Nevertheless, Bay City was the birthplace of the jewel of Mexican-American rock in Los Estados Unidos, Question Mark and the Mysterians' "96 Tears".

II. El Grupo Supremo

About 2005 the then-Curator Michael Bell of the Saginaw Art Museum invited me to propose a residency during a show of Mexican art. In 1984, Bell had taken over my arts column in San Francisco's North Mission News when my wife and I had moved out of the neighborhood, and had been aware of my community murals in the neighborhood, surprised that I too had turned up in mid-Michigan's Great Lakes Bay Region. He invited me to a Museum Board meeting to propose a residency in which I'd work with local youth on a project celebrating Mexican culture.

I replied that for decades, when I thought of Mexican culture in Michigan, I thought of Question Mark and the Mysterians, whose eerie "96 Tears" mystified me as a pre-teen, so perhaps we could paint an homage to them, and involve them somehow. The sole Mexican-American member of the Museum Board chuckled, poo-poohed my idea, declared (incorrectly, as they've always been health-conscious) the band had all succumbed to drugs, and besides, was only known for one song. But a week later I heard the band was performing again.

In any case, the Museum decided to bring a folk artist up from Mexico for duration of the exhibition. I retreated to my studio, and executed a large painting in acrylics, china marker and bronze leaf, the kind of image I had considered for the Museum. Director/Curator Les Reker (who had promptly fired Michael Bell) included my "Mysterianos" in a show of art by Michigan university and college faculty in 2008.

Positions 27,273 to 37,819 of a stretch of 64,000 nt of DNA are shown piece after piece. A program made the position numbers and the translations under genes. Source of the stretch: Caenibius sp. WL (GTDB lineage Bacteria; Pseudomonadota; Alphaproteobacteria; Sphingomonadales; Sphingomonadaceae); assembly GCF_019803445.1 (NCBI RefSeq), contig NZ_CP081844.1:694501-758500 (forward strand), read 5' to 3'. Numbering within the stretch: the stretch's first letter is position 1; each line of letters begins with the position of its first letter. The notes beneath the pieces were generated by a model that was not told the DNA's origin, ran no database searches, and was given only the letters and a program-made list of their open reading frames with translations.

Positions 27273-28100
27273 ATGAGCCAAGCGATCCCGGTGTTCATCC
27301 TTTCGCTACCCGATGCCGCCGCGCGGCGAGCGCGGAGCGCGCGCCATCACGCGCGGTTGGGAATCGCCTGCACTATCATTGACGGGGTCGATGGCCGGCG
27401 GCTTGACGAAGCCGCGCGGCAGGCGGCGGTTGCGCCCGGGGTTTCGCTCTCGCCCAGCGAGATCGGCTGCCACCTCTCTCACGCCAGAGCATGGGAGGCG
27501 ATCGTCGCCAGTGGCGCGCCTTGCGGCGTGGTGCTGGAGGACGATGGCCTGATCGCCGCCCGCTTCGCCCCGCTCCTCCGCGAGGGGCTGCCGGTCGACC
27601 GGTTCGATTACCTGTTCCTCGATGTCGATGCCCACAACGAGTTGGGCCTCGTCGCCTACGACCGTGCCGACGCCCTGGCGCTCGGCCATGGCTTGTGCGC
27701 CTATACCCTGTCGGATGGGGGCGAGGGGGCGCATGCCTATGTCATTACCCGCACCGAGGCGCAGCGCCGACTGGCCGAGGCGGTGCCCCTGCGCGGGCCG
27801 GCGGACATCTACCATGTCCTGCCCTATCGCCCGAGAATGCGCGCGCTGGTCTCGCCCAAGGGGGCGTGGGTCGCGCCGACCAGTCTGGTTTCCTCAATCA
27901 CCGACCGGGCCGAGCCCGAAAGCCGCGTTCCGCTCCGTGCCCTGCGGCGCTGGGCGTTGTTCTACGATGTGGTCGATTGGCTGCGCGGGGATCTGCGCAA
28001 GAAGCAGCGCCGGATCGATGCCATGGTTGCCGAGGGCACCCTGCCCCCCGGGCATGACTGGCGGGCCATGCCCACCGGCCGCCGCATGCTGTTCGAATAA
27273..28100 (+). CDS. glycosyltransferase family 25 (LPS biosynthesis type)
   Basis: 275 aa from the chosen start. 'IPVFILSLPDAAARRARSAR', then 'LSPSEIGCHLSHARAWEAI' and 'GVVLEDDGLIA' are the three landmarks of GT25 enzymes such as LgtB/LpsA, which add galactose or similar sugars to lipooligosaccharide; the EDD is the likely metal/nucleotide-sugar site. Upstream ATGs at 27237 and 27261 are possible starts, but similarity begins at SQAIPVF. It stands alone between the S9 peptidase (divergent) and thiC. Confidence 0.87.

Delta College Auditorium a fine example of mid-century Alden Dow architecture the same theater where the Stooges' Iggy Pop once famously leapt from the stage to land upon and maul President Don Carlyon's daughter. I've heard the Mysterians two previous times in the past dozen years: at intimate, crowded Whites Bar in Saginaw, and a summer outdoor concert in Wenonah Park bandshell beside the river in downtown Bay City. They are predictably professional, delivering a blistering performance each time, with a captivating front man in Question Mark.

They set up, get ready. Dressed in seasonal black with orange "?" on t-shirts, an orange bandana on the drummers head. Question Mark had an orange shawl tied around his hips, his long black hair streaming out from under a big brim hat. A few years ago a Stamford, Connecticut company called Questionmark Corporation offered college faculty a software package for computerized testing.

Testing microphones, "It's kind of bassy". Without a bass guitar in the band today, Little Frank Rodriguez tests his bass keys on the Roland keyboard. My notes say "Question Mark's sunglesses like a fallen star." Is there a bad battery on his mic? "Can't hear myself. Test one two. Test one two." At 6:57 there are only about 50 people in the theater. I showed up early, expecting a crowd and difficulty parking.

Photographed on the early album covers to camouflage his comparative size, Little Frank is tiny and round. They sport two drummers, like the Grateful Dead had. Robert Martinez who's played with them the past couple decades is one. The other is Eduard Serrato Jr., the son of their drummer on the "96 Tears" recording, the late Eddie Serrato, at his father's drum kit.